Author(s): Kharchenko OV, Kulinichenko HI, Butovych IA
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Abstract Linoleic acid oxidation by 5-lipoxygenase from Solanum tuberosum has been studied as affected by sodium dodecylsulfate (Ds-Na). The reaction system consisted of 5-lipoxygenase and mixed micelles of linoleic acid and Lubrol PX. It contained varying amounts of the enzyme effector--Ds-Na. The enzyme showed a pronounced cooperativity, and the reaction was governed by the Hill equation with h = 3.7. On the other side, increasing amounts of Ds-Na added to the system caused a tremendous increase of enzyme activity and simultaneous decline of h, with was proportional to Ds-Na concentration. Ds-Na had dual effect on 5-lipoxygenase--there was an optimal concentration of the compound (0.34 mM Lubrol PX; 0.2 mM LA; 0.13 mM Ds-Na; pH = 6.3) causing the 4-fold highest activation and h = 1.6. The further increase of Ds-Na led to the enzyme inhibition. If Ds-Na was 0.5 mM, h became 1. At this point, each molecule of 5-lipoxygenase bound 3 molecules of Ds-Na and 1 molecule of linoleic acid, thus the total number of occupied binding sites was 4. A kinetic scheme of 5-lipoxygenase reaction has been proposed. It was found that the enzyme's kinetic behaviour could be explaine if assumed an existence of a special noncatalytic binding centre capable of binding several (up to 3) molecules of either substrate, or effector. Such a centre can serve as an anchoring site facilitating the enzyme binding to the surface of lipid aggregates containing insolubilized substrate molecules. Replacing linoleic acid in the binding site, Ds-Na activates the enzyme, possibly due to the much more effective translocation of 5-lipoxygenase to the surface of lipid aggregates. This mechanism can be an universal alternative to the FLAP-type regulation of 5-lipoxygenase activities.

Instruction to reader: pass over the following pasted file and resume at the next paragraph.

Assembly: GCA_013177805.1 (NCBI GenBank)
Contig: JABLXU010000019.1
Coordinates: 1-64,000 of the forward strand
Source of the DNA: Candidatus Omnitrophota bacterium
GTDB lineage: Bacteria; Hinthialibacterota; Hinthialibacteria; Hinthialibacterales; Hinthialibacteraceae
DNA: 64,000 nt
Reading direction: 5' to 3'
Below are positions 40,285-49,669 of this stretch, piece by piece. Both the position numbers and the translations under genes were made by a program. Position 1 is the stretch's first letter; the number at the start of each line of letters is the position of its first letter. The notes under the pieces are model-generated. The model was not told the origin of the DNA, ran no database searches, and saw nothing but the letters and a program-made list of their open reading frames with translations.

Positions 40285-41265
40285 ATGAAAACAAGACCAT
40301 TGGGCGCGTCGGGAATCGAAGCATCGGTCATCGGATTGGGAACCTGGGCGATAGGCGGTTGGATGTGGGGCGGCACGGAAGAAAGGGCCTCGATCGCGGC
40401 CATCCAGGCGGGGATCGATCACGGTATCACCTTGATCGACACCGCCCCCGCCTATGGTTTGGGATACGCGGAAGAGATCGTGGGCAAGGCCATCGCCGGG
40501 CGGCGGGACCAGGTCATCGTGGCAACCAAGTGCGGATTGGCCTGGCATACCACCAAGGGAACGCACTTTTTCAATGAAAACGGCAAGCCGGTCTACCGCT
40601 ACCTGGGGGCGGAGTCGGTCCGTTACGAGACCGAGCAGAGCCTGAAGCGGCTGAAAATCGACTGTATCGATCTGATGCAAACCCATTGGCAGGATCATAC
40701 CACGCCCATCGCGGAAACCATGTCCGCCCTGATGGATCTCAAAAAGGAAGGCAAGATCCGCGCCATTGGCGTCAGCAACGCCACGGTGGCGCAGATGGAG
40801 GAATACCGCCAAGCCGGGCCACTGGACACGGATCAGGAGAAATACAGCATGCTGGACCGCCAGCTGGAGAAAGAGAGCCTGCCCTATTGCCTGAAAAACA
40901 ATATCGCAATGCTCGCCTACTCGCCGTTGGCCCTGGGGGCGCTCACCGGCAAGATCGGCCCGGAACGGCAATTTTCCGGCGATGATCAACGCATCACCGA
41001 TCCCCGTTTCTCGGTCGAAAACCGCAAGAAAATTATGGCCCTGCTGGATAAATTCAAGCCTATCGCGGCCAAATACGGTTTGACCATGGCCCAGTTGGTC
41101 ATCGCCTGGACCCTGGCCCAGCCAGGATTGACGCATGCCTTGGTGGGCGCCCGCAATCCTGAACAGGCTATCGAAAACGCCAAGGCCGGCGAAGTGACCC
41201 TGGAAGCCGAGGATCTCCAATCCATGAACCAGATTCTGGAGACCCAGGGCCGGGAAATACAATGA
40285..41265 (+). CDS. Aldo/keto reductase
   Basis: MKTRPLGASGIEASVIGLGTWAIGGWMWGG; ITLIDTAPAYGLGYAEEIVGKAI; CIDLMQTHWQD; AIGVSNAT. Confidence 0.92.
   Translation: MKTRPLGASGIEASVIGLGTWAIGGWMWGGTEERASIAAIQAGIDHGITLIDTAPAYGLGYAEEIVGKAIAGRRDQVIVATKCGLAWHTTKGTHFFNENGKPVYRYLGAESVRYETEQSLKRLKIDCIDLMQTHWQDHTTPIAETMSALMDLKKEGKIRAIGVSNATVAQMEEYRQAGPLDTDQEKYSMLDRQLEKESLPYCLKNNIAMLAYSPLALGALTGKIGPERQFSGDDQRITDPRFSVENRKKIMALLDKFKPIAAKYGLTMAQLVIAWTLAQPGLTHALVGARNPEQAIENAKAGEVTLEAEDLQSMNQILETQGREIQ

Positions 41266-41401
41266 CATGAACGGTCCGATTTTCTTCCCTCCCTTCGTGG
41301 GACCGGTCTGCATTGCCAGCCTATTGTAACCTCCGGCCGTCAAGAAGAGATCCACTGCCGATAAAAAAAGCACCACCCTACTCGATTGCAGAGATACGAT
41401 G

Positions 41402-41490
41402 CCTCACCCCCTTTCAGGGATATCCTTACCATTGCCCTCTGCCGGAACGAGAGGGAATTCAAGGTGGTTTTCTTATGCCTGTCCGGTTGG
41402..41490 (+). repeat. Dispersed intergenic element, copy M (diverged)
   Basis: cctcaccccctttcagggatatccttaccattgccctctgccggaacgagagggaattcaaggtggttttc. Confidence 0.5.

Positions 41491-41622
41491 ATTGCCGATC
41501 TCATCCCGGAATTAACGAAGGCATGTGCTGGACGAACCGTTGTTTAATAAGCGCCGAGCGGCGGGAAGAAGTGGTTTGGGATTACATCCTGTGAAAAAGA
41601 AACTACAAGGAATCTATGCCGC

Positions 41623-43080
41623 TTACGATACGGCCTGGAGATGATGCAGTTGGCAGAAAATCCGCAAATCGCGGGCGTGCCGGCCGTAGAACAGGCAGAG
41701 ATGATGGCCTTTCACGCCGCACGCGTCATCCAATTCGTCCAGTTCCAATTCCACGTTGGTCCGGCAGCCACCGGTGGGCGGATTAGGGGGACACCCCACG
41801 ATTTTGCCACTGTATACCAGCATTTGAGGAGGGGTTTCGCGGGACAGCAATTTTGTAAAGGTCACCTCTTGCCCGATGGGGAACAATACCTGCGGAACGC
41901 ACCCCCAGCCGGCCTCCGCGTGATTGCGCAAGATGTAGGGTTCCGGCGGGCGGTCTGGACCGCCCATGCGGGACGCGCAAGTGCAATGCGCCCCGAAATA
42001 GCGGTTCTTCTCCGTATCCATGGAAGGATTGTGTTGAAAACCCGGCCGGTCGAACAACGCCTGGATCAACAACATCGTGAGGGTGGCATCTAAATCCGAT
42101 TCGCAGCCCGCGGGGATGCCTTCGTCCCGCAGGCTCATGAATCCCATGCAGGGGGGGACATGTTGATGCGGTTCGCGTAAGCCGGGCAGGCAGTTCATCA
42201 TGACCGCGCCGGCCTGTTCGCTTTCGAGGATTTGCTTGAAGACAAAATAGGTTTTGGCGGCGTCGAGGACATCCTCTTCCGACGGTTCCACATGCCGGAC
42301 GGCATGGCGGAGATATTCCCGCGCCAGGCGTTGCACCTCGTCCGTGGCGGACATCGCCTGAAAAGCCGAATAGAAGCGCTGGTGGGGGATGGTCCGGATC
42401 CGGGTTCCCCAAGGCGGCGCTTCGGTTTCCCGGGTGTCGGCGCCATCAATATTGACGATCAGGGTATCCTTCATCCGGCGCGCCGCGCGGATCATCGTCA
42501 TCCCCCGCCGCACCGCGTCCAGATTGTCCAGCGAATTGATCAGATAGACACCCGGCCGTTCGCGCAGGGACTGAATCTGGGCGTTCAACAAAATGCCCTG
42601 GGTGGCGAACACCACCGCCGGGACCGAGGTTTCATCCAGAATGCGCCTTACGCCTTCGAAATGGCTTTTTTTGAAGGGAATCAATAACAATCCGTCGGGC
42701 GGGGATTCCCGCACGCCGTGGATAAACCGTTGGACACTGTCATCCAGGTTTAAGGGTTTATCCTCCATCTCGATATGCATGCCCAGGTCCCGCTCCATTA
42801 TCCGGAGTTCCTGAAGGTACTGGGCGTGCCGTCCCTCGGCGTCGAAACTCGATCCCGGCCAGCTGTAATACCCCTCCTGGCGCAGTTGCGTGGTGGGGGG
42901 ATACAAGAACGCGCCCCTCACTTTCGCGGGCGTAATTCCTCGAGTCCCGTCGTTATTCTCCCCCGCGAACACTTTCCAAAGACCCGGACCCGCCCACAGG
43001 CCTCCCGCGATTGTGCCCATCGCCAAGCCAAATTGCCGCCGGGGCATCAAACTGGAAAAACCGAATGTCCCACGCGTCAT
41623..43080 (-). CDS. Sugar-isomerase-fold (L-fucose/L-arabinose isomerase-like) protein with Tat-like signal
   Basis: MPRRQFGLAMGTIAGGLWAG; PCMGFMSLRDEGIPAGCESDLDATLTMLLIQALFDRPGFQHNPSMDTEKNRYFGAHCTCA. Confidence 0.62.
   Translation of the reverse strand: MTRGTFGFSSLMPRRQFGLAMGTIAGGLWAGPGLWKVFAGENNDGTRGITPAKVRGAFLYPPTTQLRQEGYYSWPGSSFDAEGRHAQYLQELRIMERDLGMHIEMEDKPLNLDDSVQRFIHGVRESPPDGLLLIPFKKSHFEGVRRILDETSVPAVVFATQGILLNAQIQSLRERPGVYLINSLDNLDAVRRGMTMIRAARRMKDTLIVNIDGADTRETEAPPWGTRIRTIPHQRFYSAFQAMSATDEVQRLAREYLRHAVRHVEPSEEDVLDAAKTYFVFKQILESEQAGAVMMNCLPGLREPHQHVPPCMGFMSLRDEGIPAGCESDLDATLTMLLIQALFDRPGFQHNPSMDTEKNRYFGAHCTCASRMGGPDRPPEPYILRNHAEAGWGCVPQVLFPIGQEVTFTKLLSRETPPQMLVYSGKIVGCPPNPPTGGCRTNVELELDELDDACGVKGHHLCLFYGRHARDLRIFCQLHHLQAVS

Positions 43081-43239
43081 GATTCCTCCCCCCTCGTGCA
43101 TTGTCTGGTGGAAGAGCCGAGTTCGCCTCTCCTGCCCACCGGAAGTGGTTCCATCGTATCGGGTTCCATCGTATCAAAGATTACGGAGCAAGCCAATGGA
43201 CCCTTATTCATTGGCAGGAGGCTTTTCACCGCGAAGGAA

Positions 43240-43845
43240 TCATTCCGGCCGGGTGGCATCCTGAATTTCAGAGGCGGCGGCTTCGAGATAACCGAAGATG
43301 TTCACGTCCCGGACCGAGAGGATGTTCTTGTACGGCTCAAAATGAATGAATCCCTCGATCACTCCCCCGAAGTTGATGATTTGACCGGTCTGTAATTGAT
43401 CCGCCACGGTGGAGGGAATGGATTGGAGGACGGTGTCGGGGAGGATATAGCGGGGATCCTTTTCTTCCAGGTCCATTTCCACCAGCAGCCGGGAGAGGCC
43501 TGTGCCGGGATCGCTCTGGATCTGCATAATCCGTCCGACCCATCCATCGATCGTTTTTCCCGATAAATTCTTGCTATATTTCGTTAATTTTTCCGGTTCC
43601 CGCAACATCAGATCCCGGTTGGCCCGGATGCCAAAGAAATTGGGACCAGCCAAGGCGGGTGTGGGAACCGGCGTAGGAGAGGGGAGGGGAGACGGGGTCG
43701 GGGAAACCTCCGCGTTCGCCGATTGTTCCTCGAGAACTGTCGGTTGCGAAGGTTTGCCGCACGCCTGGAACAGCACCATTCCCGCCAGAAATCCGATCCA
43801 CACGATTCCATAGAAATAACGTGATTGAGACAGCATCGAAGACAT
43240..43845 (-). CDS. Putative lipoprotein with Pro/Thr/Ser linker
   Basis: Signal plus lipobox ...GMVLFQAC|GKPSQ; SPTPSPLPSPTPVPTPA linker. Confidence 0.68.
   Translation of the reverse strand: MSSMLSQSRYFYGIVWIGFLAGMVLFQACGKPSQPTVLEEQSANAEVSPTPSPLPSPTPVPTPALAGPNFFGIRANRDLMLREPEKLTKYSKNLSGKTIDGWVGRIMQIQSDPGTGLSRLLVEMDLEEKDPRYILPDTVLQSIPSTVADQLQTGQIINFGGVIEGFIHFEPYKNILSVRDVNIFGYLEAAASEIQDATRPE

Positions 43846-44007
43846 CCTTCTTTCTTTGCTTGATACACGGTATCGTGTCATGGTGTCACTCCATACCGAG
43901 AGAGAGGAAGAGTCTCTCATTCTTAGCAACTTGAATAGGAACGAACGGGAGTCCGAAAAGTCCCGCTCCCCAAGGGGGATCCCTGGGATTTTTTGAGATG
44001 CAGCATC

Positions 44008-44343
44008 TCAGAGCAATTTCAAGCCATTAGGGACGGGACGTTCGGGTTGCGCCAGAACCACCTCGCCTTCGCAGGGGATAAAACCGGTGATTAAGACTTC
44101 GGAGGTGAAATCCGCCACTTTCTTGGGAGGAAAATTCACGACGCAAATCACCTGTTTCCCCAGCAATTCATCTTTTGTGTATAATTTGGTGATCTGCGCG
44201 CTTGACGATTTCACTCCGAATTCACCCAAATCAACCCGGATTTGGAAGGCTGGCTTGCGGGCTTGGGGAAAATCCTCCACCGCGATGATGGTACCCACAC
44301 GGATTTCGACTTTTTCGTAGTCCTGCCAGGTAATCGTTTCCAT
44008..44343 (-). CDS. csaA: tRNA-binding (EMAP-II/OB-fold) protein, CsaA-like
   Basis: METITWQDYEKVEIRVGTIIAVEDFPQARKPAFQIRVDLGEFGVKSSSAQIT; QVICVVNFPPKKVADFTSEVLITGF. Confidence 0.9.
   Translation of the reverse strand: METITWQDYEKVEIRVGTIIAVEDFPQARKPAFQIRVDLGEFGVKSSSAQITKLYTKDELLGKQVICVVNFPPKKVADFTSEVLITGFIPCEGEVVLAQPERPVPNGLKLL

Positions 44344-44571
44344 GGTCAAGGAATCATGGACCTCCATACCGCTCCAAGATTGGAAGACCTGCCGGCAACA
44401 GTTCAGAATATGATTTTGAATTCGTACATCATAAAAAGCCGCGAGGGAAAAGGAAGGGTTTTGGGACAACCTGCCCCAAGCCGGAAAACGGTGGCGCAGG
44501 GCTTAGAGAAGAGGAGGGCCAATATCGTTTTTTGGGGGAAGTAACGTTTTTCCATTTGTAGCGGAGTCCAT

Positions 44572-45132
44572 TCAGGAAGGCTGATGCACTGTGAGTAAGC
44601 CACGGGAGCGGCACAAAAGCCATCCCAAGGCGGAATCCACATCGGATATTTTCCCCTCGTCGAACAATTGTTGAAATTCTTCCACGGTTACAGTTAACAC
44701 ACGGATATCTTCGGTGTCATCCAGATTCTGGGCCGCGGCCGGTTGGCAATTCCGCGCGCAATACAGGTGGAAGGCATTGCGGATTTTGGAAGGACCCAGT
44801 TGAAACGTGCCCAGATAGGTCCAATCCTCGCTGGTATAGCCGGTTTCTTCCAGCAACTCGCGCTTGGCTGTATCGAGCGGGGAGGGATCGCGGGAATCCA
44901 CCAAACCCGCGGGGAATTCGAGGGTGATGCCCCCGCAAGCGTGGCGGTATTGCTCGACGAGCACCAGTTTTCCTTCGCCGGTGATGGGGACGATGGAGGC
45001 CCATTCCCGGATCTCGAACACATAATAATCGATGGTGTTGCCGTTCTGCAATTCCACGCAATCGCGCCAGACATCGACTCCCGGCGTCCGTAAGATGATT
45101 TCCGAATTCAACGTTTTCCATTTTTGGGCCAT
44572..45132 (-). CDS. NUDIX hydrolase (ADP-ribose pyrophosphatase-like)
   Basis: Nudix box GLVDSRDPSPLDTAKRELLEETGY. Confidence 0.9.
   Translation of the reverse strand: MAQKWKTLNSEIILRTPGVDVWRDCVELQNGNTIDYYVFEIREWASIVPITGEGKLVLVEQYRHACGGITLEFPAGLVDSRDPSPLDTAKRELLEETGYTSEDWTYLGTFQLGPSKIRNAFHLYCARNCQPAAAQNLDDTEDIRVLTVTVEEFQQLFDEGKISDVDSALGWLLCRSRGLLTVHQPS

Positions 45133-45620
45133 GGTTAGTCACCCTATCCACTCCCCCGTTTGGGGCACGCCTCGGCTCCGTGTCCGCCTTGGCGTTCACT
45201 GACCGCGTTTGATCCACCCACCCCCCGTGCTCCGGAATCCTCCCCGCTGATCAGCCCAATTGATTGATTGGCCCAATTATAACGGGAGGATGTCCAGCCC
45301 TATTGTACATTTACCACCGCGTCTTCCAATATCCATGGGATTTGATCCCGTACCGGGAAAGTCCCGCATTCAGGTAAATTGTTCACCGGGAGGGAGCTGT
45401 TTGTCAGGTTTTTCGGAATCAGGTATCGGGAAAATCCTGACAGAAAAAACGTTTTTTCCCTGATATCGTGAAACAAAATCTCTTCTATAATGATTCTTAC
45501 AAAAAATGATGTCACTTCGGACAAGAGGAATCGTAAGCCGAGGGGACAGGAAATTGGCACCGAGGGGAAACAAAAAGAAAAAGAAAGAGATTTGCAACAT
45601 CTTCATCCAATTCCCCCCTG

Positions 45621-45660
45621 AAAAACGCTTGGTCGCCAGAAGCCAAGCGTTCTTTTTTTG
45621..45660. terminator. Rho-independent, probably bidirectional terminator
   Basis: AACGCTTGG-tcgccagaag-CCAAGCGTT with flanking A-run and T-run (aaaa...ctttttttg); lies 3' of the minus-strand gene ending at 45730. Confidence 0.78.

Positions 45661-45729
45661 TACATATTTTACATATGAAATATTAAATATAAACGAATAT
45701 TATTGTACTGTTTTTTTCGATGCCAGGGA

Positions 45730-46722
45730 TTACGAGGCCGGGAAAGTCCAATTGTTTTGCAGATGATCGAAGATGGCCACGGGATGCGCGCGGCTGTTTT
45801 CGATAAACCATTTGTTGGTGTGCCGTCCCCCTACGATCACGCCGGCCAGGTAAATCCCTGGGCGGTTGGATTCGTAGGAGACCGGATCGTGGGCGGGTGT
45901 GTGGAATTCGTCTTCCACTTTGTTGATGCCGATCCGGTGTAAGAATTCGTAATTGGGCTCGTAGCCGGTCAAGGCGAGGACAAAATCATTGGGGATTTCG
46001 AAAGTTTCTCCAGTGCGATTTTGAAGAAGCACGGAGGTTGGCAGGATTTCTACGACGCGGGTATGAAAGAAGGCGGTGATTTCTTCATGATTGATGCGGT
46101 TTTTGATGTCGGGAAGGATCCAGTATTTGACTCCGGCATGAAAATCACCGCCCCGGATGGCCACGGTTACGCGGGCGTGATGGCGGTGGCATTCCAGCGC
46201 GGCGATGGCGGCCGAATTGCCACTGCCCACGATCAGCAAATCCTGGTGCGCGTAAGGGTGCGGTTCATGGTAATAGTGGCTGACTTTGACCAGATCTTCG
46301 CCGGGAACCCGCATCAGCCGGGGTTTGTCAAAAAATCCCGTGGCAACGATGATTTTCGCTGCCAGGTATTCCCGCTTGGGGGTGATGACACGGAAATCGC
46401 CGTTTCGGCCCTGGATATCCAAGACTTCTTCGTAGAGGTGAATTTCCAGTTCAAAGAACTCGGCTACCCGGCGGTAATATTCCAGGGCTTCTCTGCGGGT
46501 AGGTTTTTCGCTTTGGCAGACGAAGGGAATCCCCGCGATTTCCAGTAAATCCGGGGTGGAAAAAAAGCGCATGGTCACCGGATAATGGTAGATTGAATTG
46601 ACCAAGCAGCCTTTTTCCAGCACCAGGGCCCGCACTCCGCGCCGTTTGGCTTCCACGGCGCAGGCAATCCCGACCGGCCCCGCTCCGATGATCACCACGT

This article was published in Ukr Biokhim Zh (1999)
and referenced in Biochemistry & Analytical Biochemistry